BETHEL WORLD OUTREACH MINISTRIES, of Montgomery County, Plaintiff–Appellant, v. MONTGOMERY COUNTY COUNCIL; Montgomery County, Maryland, Defendants–Appellees.
Bethel World Outreach Ministries brought this action asserting that Montgomery County's zoning regulations, which prevented Bethel from constructing a church, violated the Religious Land Use and Institutionalized Persons Act (“RLUIPA”), the United States Constitution, and the Maryland Declaration of Rights. The district court granted summary judgment to the County on all claims. For the reasons that follow, we reverse the judgment of the district court as to Bethel's RLUIPA “substantial burden” claim, affirm in all other respects, and remand for further proceedings consistent with this opinion.
Bethel, a Christian church, owns a place of worship in Silver Spring, Maryland, and rents a satellite facility in Gaithersburg, Maryland. Both Silver Spring and Gaithersburg are located in Montgomery County.
Bethel's Silver Spring church seats approximately 450 people at one time and the Gaithersburg facility seats approximately 300; Bethel's total weekly attendance at all services is about 1500. To accommodate its congregation Bethel must hold four services every Sunday—three in Silver Spring and one in Gaithersburg. The number of services restricts their length, and requires that Communion not be held until after the services.
Time and space limitations also sometimes require Bethel to cut short its important “Altar Call” practice, in which attendees may publicly dedicate their lives to Christ, join the church, or request specific prayers. After the service, the director of Altar Call traditionally conducts conversations with those who have come forward regarding their spiritual beliefs. Because the church itself lacks facilities to accommodate these conversations, the director must use a small, partitioned area in the visitor center.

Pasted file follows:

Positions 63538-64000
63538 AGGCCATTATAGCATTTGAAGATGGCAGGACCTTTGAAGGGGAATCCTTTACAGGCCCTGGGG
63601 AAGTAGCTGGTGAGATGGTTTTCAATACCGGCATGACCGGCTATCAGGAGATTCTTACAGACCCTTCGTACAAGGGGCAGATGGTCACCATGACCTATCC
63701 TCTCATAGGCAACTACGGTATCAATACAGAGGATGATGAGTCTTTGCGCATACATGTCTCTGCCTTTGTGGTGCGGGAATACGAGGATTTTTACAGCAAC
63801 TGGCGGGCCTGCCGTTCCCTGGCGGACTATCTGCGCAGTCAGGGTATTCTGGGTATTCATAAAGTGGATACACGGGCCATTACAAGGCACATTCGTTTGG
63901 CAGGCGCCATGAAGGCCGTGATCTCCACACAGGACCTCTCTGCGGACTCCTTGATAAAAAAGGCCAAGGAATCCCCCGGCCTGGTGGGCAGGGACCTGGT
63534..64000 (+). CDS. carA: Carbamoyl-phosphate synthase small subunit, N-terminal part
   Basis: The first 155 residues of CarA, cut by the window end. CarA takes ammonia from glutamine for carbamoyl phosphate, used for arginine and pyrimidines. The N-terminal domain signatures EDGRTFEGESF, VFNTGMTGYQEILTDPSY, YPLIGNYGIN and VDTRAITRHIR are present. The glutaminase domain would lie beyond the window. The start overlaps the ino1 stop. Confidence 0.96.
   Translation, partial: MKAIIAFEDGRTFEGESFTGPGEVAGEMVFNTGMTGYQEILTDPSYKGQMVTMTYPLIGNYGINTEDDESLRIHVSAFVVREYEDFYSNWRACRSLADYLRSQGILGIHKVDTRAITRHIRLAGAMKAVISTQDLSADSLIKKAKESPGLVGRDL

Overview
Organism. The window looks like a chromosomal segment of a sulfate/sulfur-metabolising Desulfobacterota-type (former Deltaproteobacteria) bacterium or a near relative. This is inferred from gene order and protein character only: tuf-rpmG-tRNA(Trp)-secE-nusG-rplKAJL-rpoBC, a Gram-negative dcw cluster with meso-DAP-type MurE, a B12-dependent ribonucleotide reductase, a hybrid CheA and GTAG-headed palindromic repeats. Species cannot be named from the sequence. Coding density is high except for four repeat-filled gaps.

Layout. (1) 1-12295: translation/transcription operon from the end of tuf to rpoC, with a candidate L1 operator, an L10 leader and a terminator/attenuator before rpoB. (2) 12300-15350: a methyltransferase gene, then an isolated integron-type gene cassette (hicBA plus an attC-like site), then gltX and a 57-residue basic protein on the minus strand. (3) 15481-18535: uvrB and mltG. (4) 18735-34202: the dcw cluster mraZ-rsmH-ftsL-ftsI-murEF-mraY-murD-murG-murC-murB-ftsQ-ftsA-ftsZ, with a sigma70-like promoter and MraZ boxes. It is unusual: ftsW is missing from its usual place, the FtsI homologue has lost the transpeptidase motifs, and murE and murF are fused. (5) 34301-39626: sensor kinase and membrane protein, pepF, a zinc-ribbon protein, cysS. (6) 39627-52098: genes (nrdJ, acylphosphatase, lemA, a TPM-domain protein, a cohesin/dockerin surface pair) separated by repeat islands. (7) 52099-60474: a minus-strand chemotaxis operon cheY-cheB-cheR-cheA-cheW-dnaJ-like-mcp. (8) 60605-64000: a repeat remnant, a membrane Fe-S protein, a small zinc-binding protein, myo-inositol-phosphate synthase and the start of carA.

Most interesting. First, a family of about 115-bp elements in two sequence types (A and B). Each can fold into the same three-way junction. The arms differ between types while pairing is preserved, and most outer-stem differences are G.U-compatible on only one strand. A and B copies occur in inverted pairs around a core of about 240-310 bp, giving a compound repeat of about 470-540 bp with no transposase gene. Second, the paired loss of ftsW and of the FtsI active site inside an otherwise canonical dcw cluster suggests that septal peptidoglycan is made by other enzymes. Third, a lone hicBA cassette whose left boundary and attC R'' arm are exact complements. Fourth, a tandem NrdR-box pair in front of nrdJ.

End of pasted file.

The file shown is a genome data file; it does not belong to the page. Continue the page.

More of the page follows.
Even with four services each Sunday, Bethel faces overcrowding, and ushers must sometimes prevent worshipers from entering the sanctuary. Bethel also lacks facilities for other programs, including religious education, health education, and various counseling services. And because adults use all available classrooms, Bethel is unable to provide programs exclusively for youths.
For all of these reasons, in 2004 Bethel purchased a 119–acre property on Brink Road, also in Montgomery County. Bethel planned to build a new, larger church on this property.
The Brink Road property is located within a 93,000–acre area that the County designated in 1980 as an agricultural reserve. To preserve the environmental and aesthetic benefits of open spaces in the agricultural reserve, the County zoned most of it as a “rural density transfer zone” subject to a transferable development rights system. Under that system, developers can purchase rights from landowners in the rural density transfer zone to build in other areas of the County. The property of the landowner who sells the development rights is then subject to an easement, which restricts the density of residential development permitted on that property. Prior to 2007, the easements did not affect institutional use of property in the zone, so a church was a permitted use on Bethel's property.